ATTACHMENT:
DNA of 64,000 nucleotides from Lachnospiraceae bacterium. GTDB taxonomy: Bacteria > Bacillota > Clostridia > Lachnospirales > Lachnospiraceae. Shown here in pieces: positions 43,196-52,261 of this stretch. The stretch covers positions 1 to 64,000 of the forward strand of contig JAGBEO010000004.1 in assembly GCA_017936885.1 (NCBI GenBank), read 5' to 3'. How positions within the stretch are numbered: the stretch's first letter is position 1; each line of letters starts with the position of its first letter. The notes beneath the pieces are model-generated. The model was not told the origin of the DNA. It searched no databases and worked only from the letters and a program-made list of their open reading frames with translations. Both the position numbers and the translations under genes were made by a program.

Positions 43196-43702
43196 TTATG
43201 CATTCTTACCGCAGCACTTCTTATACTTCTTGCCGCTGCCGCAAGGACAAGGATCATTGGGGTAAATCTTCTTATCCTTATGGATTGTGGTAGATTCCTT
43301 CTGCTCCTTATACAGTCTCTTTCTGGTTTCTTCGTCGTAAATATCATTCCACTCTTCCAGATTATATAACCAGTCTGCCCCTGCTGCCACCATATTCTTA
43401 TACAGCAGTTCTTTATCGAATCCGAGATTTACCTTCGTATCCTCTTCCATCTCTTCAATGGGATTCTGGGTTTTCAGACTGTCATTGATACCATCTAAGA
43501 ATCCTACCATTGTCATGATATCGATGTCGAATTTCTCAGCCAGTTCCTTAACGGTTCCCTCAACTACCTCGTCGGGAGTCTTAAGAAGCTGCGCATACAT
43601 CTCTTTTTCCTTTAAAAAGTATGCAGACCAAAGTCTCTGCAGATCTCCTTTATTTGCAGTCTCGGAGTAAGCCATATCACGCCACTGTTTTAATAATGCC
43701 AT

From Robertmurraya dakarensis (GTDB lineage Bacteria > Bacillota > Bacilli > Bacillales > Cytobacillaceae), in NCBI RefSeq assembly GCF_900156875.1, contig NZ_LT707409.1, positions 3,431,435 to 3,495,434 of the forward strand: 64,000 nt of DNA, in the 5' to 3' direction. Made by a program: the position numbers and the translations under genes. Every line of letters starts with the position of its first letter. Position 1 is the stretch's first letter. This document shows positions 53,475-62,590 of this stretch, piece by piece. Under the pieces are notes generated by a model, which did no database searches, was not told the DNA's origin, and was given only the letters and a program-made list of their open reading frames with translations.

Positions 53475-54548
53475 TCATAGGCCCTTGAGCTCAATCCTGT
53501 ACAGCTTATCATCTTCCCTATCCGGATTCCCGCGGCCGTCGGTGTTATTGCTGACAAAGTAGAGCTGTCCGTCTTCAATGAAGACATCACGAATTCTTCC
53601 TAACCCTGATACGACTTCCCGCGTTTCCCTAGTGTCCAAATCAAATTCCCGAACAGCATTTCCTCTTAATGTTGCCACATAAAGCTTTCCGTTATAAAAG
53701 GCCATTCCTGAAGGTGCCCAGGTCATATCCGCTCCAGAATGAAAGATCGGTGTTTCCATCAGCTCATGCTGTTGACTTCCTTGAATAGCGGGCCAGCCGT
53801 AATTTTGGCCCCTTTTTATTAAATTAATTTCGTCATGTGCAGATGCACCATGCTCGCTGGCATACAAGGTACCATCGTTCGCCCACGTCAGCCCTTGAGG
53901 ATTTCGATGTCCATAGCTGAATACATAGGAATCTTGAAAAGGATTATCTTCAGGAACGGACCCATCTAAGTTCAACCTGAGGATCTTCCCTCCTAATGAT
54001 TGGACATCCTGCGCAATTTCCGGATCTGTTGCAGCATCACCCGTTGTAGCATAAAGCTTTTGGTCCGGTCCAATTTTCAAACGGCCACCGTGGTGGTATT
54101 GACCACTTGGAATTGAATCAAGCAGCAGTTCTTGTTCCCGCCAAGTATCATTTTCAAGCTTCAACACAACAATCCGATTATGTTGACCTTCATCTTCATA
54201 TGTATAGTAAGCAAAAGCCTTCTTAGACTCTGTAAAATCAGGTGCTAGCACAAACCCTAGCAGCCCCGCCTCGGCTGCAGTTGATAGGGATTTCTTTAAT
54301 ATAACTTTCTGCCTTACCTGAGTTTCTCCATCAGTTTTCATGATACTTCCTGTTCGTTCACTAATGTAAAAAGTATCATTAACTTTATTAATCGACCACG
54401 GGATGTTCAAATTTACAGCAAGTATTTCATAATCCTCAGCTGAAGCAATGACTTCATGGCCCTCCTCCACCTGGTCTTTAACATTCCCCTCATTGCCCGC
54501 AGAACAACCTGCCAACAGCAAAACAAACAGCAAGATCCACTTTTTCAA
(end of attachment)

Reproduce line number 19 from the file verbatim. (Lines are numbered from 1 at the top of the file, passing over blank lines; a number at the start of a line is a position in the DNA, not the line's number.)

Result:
54101 GACCACTTGGAATTGAATCAAGCAGCAGTTCTTGTTCCCGCCAAGTATCATTTTCAAGCTTCAACACAACAATCCGATTATGTTGACCTTCATCTTCATA